Belfast Telegraph

Why I’ll be chasing up One Man and His Dog

By Frances Burscough

Country folk across the UK must have whooped with delighted recently when More4 announced the return of The World Sheepdog Trials to our TV screens for the first time in donkeys’ years.

For anyone who’s younger than 30, I’m guessing you won’t have a clue what that is, so let me explain. In the late ’70s and early ’80s, Sunday night television consisted of a litany of wholesome programmes which were more or less obligatory because there was so little choice in those days and, besides, nothing else happened on a Sunday night, did it? Even pubs shut early.

These included Going for a Song (an antiques programme, presented by an old man called Arthur Negus); Stars on Sunday (a religious programme, presented by an old man called Jess Yates) and One Man and His Dog (a sheepdog programme presented by an old man called Phil Drabble)

Incredibly, in spite of the fact that the programme essentially showed little more than old men in tweeds and border collies rounding up sheep, the latter was so popular that in the early ’80s it attracted over eight million viewers. Seriously. Eventually though, after a number of years, the sheer thrill of it began to wear off and people switched channels in favour of something more exciting, such as Songs of Praise and Antiques Roadshow.

And guess what? Now it’s back, after the pundits at More4 saw a gap in the market, er, for programmes about old men in tweeds and border collies rounding up sheep. How it will be received by a new generation of audience used to reality TV gimmicks, catch-phrases and celebrity exposes remains to be seen but I’ll be tuning in just for the sheer nostalgia of it all.

All of which has put me in a very retrospective mood for the days when telly was a lot simpler and far less cynical than it is now. And when political correctness didn’t amount to a hill of beans in this crazy world. Hands up who can remember any of my top five ’70s favourites which never quite stood the test of time:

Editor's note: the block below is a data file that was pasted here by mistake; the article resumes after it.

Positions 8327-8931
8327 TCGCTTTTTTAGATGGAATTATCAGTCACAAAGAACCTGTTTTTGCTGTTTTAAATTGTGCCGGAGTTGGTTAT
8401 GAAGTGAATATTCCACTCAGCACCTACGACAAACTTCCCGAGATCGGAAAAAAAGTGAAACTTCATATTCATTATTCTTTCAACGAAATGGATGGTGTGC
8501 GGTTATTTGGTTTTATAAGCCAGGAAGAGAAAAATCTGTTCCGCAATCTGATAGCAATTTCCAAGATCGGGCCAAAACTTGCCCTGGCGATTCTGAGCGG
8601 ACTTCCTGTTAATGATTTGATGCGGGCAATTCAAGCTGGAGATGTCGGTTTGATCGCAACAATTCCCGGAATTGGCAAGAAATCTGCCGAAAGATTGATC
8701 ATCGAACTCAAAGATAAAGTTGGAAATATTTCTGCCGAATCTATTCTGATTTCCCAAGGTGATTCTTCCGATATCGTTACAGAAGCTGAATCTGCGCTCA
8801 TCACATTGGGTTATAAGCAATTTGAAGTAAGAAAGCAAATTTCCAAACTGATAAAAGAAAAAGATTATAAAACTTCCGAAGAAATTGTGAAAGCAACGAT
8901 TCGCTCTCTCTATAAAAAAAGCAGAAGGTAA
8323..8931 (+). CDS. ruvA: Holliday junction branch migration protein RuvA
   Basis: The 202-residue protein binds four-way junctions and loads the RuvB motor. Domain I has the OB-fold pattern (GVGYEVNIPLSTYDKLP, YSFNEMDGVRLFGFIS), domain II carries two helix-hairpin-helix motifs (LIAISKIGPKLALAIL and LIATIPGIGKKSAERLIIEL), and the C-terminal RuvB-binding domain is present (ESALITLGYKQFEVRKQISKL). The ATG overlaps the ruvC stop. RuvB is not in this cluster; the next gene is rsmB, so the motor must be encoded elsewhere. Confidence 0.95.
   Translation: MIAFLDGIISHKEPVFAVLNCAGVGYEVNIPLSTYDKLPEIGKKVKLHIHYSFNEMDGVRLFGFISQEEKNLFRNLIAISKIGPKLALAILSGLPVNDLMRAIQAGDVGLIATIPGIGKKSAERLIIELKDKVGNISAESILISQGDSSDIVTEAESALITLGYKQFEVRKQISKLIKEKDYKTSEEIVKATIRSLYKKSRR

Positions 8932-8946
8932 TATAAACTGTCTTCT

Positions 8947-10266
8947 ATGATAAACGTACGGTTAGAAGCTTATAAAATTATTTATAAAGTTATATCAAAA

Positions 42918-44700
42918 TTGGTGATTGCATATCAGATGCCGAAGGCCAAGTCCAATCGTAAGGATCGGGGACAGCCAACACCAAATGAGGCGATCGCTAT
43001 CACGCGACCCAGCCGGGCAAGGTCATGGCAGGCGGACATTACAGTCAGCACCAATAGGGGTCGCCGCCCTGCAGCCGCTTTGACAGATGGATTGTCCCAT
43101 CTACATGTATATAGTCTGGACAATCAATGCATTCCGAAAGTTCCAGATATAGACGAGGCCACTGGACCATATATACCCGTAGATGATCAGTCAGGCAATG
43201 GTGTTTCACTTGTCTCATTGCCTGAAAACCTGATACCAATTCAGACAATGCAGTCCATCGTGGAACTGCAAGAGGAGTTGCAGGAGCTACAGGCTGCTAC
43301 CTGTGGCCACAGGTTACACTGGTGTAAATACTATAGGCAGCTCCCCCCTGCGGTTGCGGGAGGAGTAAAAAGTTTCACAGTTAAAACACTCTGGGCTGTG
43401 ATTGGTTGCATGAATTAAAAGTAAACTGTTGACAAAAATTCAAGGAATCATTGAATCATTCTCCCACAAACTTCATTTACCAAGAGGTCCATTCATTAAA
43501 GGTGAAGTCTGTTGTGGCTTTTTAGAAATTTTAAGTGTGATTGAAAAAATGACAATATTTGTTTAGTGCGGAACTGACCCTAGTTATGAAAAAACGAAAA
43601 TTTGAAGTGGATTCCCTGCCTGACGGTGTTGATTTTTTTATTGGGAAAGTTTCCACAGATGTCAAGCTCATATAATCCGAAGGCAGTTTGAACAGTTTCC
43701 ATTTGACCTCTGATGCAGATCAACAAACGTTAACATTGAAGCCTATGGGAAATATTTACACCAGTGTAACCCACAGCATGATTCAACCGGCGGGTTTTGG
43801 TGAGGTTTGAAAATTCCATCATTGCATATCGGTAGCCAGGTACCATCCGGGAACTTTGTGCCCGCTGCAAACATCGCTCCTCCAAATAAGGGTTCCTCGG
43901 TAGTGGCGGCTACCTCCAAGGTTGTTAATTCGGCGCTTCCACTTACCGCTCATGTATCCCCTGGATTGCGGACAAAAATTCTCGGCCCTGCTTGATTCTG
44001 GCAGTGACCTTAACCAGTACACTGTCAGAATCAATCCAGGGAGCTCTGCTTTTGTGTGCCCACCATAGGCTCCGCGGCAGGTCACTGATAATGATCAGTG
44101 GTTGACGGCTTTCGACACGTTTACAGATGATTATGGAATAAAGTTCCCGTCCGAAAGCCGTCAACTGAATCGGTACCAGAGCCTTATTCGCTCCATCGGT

The Singing Ringing Tree AKA Das Singende, Klingende Bäumchen

Crazy name, crazy show! This German fairy story mini-series was shown on the BBC every Christmas without fail for years and told the story of a wicked, vain princess who got her comeuppance when she demanded a unique magic tree as a gift from her suitor. Lots of adventures ensue involving an evil cave-dwelling dwarf, a magic fish, a talking bear and lots of other weird and freakish characters. I loved it so much I managed to track it down on DVD to show to my boys. The verdict?: “Absolute crap.”

The Adventures of Robinson Crusoe

Who can forget this crackly, black and white TV drama based on the famous adventure story by Daniel Defoe? I certainly can’t. It inspired me so much when I was a kid that I still to this day can hum all the wonderful swash-buckling tunes from its soundtrack. Again, I tracked it down on DVD to show to my 21st century boys. “Absolute crap”, they concurred.

The Galloping Gourmet

Completely crazy TV cookery show starring the New Zealand chef Graeme Kerr in a studio full of drooling women. As he prepared his dishes, he famously teased and tormented his desperately, err, hungry audience with sexual innuendos, lascivious asides and every saucy pun under the sun. Then at the end of the show he picked a random woman to sit at his candle-lit dinner table and tuck in. A particularly memorable episode was the one when he made Spotted Dick. Ooh matron.

The Herbs

Another weird and wacky children’s programme featuring stop-frame animated puppets about a magical herb garden in a posh country estate where all the plants come to life as different bizarre characters, each with their own song as soon as the narrator says the magic word “Herbidacious!”. To this day, I cannot prepare a fresh pesto or make a tossed salad without singing “I’m a very friendly lion called Parsley” and “I’m Dill the Dog, I’m a dog called Dill (my tail I’d love to get, I’ve never caught it yet!)”.

Kung Fu

The mystical adventures of a half-Chinese Shaolin monk, Kwai Chang Caine (played by David Carradine as an adult and Keith Carradine as a teenager) who travels through the American Old West armed only with his spiritual training and his skill in martial arts, to find his half-brother, Danny Caine. The story relies as much on flashbacks to his intense upbringing with the blind Master Po who calls him “Grasshopper” and who taught him the mystical ways of Kung Fu. Absolutely riveting stuff.

Once again I bought the entire series on DVD to “share” with my kids. No prizes for guessing their verdict ...

Belfast Telegraph


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